Thursday, April 27, 2017

Good Villains

Ssssh You can’t tell anyone but someone with your name left a large amount of cash in a bank account and died with no heirs....
Straight away I knew the letter was a fake.
Several things tipped me off. No letterhead. The appeals to greed, tastefully alluded to, inside the letter. Some of the sentence structure was clunky. (Barclays Bank can afford to hire people who can write.) And my mother rung me up to say she had received a letter just like it earlier this week.

Can you always spot the scammers though? I have been watching Victoria Strauss (@victoriastrauss), co founder of Writer Beware pointing out  a series of questionable practices to a small publisher on Twitter. The publisher feels that they should be treated like a plumber and get paid by the writer to publish the work. (Hint: they have a license to publish your work under strict conditions... that’s only for fixing the leak... not the house and contents.)

After reading Kris Rusch’s latest blog post on dealing with editors who want to be paid to pass on information to the writer. Along with writers who don’t know what rights they have given up so are missing out on reprint rights because their agents can’t be bothered or don’t know what rights they sold either... I’m not surprised that Kris had a melt down. Know your business! Everybody should read this blog post and be educated.

Jami Gold has an excellent series of blog posts on Indie Publishing that I am working my way through. Her post on long term goals got me thinking. Do you have a master plan? (For world domination...)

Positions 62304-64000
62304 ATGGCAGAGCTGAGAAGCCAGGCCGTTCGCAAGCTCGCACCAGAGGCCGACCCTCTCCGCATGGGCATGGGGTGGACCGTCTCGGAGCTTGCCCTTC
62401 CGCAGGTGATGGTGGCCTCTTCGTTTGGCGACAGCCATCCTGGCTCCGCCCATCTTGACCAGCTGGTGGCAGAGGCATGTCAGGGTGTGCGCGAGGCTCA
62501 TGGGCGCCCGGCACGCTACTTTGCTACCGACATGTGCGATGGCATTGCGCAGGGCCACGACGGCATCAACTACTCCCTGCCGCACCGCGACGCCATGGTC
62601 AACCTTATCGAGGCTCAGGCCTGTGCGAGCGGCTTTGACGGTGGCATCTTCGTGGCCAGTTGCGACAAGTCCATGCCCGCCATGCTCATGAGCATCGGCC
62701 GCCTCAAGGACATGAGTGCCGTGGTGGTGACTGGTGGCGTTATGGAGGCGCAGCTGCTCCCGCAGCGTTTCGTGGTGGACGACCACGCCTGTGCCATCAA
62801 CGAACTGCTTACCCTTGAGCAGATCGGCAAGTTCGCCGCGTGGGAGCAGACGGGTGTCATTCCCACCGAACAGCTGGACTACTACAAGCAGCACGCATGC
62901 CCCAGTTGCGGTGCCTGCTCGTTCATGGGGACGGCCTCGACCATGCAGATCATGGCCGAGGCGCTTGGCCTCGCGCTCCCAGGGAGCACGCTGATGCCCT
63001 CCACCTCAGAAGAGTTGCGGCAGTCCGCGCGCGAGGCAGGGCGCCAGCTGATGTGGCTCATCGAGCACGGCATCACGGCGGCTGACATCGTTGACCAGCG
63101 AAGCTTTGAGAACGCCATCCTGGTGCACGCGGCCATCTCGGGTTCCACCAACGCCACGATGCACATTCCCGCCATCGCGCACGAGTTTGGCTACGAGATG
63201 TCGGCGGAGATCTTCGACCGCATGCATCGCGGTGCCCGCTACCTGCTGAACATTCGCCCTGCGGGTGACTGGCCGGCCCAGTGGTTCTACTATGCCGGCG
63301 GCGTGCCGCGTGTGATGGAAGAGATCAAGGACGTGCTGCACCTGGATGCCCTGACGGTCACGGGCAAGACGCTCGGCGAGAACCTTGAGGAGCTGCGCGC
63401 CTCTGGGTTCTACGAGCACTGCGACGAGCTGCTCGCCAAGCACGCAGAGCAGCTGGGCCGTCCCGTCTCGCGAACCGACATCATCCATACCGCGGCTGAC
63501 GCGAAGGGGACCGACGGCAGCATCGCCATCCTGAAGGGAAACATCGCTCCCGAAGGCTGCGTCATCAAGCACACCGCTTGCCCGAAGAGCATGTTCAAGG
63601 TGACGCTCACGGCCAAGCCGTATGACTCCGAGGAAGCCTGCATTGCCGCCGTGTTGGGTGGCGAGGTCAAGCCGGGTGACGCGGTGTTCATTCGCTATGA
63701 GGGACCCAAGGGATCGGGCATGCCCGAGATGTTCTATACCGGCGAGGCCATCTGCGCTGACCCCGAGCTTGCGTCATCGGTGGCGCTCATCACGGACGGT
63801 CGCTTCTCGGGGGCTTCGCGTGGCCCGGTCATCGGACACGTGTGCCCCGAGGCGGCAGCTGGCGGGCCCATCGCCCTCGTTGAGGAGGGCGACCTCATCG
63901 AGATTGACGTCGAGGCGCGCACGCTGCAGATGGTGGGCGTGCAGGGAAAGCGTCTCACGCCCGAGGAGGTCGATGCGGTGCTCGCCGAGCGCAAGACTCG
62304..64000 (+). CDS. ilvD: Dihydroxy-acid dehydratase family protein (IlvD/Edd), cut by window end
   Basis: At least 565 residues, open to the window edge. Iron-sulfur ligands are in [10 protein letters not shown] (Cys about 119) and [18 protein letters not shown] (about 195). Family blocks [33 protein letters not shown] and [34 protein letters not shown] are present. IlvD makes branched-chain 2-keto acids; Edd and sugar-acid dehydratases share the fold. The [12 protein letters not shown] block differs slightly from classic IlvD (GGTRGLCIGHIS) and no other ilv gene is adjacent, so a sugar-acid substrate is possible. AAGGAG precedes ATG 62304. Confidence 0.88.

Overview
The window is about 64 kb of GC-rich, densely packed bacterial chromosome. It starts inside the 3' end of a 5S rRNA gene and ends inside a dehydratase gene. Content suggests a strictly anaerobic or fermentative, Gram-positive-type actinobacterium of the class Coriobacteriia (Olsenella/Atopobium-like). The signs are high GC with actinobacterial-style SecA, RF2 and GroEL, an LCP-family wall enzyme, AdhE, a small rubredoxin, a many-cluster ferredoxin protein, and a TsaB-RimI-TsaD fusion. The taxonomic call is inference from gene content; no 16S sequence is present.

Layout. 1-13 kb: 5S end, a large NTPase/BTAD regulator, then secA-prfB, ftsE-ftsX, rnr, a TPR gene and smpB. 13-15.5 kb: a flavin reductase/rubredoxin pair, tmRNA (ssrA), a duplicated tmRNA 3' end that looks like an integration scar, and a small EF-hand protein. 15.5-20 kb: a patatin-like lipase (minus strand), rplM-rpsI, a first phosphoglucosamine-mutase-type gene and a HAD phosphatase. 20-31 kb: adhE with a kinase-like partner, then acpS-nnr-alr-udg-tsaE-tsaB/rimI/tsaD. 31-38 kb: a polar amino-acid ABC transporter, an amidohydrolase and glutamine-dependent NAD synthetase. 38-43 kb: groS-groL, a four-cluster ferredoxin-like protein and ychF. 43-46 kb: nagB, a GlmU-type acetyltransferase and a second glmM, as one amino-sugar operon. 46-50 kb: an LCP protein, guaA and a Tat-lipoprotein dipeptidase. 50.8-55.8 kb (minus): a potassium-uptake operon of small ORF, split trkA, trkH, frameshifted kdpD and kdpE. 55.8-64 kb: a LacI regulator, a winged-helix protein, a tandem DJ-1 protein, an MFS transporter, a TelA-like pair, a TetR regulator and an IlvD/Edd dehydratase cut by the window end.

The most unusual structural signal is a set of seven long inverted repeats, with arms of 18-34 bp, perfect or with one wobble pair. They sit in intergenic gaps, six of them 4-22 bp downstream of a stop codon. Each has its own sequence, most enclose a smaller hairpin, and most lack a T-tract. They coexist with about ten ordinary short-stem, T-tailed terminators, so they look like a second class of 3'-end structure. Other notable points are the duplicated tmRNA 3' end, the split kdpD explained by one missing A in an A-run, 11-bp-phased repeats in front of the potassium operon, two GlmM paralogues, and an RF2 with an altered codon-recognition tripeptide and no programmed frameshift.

Two weeks ago I linked to two important blogs discussing whether author newsletters were a good idea. (Anne R Allen’s blog post and Kris Rusch’s.) This topic has caused quite a stir in the online publishing world. Kris wrote a new blog post refining her thoughts on this. Anne’s blog post had 125 comments.

Writers Digest recently had a blog post about the importance of finding your tribe. That’s all your writing friends... and then Writer Unboxed had an interesting guest post from Kate Brandes about what a debut writers collective did for each other... (I keep saying this is the way of the future...)

Nate Hoffelder writes that Audible are dropping their credit gifting to the dismay of their fans.

Dean Wesley Smith has an interesting post on how to make money from short fiction pieces.

John Doppler has a must read post on the Alli blog about visualising the best sellers. Just how many Indies are in the top 100 by category.

Lit Reactor has a great article on 13 ways to support an author without spending a cent. (Spread the word and be a hero!)

Roz Morris has a fascinating blog post about opening up Book Reviewers to Indie published books. The discussion from book reviewers in the comments is well worth a read.

The fabulous K M Weiland has gathered up her recent series of blog posts based on Marvel movies. The Do’s and Don’ts of Storytelling according to Marvel. This is an excellent resource for every writer. (Her latest book on characterisation is amazing as well!) I Have been obsessively watching Avengers Civil War and seeing all the plot points!

In The Craft Section,

Checklist to improve your writing- Writers Write- Bookmark

How to Refine your novel- Martha Alderson

Creating your remarkable villain- David Villalva- Bookmark

How to use writers intuition- Colleen M Story- Bookmark

5 qualities of a brilliant story- Roz Morris- Bookmark

In The Marketing Section,

Marketing a new book in a series- Julianne MacLean - Bookmark

International author central on Amazon- Penny Sansevieri- Bookmark

To Finish,

Ricardo Fayet of Reedsy knows that I am a sucker for a fabulous infographic so he takes the time to email me and send their latest one. Everything you wanted to know about dynamic characters... in a handy chart!
Sara Letourneau has been taking a break from blogging recently. Here she explains why in a great article, Seven Steps to Honoring Your Reality. This is how you become a writing hero...


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1 comment:

Mike Crowl said...

The Dean Wesley Smith piece is interesting. I'd have thought there was little short story writing still being published either traditionally or digitally. Plainly I was totally wrong!

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